Ane Tusvik Bonde, Regional Manager for Eastern Europe and Caucasus at the Human Rights House Network (Oslo, Norway), looks back on 20 years of the history of the network in the run-up of the International Day for Tolerance to be celebrated on 16 November:
Solidarity and tolerance are essential for the Human Rights House Network. Without them, we would be isolated and divided.
Human Rights House is a community of independent non-governmental organisations working in partnership to promote human rights; the House itself is a test of tolerance. Each organisation within a House participates as an independent partner retaining its autonomy. The Houses are run and managed according to democratic principles of equal participation and representation. They allow room for debate, diversity of opinion, and differences of method and focus; a Human Rights House is tolerance in practice.
A key component of tolerance is respect for dissenting views. This is one of the key principles in the UN Resolution on Protection of Human Rights Defenders adopted in March 2013. Members of the Human Rights House Network have promoted the principles in the resolution making sure that the words and principles would be known outside Geneva in the countries we work.
Within the EU Russia Civil Society Forum, respect for dissenting views is key to fruitful discussions and possible cooperation. The Forum`s strengths are its diversity and the possibilities this brings as a platform to exchange views.
Tolerance as the word is frequently used in speeches, but its nature is first tested by actions. Sanja Sarnavka, Human Rights House Zagreb, reminded us of this at the 20th anniversary of Human Rights House Network (HRHN): ‘The big challenge ahead is intolerance. We are becoming more insular, more content within our small circles as individuals and as nations, and that’s a challenge. To have any impact, we have to work together.’
Tolerance is tested when a person charged with terrorism is not given the same rights as others to defend himself in court, or when refugees are hindered to seek protection, because there are too many waiting at the border, or when LGBT activists face smear campaigns and legal persecution for defending vulnerable groups. As human rights defenders, respect for the universality of human rights is a fight for tolerance we will have to take again and again, and it should be highlighted by all on the 16th of November – the International Day for Tolerance.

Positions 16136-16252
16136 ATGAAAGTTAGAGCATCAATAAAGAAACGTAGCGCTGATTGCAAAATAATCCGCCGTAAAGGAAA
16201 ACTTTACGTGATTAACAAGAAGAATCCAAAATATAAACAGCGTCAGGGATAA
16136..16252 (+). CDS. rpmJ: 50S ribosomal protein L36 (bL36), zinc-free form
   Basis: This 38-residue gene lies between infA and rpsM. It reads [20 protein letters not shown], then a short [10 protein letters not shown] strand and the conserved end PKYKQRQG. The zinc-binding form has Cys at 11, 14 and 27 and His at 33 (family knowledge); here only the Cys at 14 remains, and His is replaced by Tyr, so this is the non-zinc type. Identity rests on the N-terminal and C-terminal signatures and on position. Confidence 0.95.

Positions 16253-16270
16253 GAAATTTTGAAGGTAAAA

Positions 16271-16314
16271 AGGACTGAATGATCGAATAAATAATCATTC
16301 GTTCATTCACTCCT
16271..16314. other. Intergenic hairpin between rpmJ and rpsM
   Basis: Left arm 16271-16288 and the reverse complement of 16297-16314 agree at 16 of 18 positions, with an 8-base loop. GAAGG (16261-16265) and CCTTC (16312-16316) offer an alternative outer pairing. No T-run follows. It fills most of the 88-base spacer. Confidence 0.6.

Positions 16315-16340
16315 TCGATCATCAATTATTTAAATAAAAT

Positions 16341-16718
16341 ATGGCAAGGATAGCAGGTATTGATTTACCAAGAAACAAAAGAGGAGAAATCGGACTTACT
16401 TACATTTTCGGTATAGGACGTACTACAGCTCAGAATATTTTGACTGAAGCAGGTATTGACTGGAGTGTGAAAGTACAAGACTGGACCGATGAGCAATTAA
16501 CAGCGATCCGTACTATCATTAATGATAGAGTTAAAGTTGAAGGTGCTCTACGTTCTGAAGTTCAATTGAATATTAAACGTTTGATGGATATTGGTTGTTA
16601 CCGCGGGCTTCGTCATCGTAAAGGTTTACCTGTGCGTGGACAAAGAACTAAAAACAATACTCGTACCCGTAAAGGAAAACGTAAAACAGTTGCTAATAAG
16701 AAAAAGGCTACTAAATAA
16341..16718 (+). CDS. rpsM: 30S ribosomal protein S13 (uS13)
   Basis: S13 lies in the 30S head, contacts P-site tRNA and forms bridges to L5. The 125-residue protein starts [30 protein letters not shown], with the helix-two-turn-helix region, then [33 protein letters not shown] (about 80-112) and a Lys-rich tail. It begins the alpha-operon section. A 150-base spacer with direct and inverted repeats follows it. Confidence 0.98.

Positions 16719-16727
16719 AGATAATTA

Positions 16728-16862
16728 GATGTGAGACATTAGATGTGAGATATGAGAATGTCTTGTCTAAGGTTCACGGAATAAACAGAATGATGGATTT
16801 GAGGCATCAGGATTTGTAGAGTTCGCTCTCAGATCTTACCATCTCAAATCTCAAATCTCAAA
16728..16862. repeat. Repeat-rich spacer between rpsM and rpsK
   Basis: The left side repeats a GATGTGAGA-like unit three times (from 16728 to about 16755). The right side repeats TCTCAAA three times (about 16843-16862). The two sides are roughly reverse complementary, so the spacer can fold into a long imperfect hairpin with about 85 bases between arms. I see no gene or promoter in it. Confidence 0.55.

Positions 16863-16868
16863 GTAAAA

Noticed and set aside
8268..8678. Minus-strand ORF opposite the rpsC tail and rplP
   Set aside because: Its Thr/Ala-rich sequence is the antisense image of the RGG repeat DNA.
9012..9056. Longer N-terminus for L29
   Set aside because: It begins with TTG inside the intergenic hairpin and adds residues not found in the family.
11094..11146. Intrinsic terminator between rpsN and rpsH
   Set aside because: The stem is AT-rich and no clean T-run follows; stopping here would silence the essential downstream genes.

Working with the Human Rights House Network, one sees the underlying value of solidarity actions almost every day. The long-term nature of our work can sometimes make it difficult to see the direct impact, but, when conflicts and crises arise, the strength of the Network becomes visible. We see the solidarity, when Houses provide shelter to human rights defenders and their families at risk, and between lawyers from Russia and Ukraine, who have trained together in HRHN’s International Law in Advocacy Programme. This established platform makes it easier for lawyers to exchange information and discuss how to assist each other during the ongoing conflict. When the prominent lawyer Initqam Aliyev was arrested in Azerbaijan, the lawyers from Russia, Azerbaijan, Belarus, Moldova, and Ukraine collectively reacted and assisted their Azerbaijani colleagues to provide evidence and best argumentations in court.
In October 2015, Human Rights House Network united in Oslo to celebrate 20 years of protecting and supporting human rights defenders. We brought our solidarity with us to Oslo marching to seek justice and freedom for those, who have been punished for expressing their opinion using their civic space. We marched for journalists, academics, filmmakers, lawyers, and human rights defenders, who have been targeted because of their work. They are from Russia (including the North Caucasus), Ukraine, Azerbaijan, and Belarus. Their stories have much in common – politically motivated charges, abuse of law, unfair trials, threats, intimidation – and many of those who marched have experienced the same repression.
The human rights defender Ales Bialiatski was among those, who took part in the solidarity march. He felt the solidarity of the Network, when he was detained for his human rights work. In Oslo, he was wearing a T-shirt calling for the release of the lawyer Intiqam Aliyev known regionally and internationally for his fight for justice for hundreds of victims of human rights violations in Azerbaijan. Three years ago, Initqam Aliyev was wearing a T-shirt calling for Ales to be released. Two human rights defenders share a common drive – their constant fight for equality and justice. Their stand is tolerance in practice and principled in action.
Maina Kiai, UN Special Rapporteur on Rights to Freedom of Peaceful Assembly and of Association, said at the anniversary: ‘We have benefited from the tolerance of years back, and civil society needs to reclaim it and come back to it, and then that can grow… to counter the challenges that exist in the world.’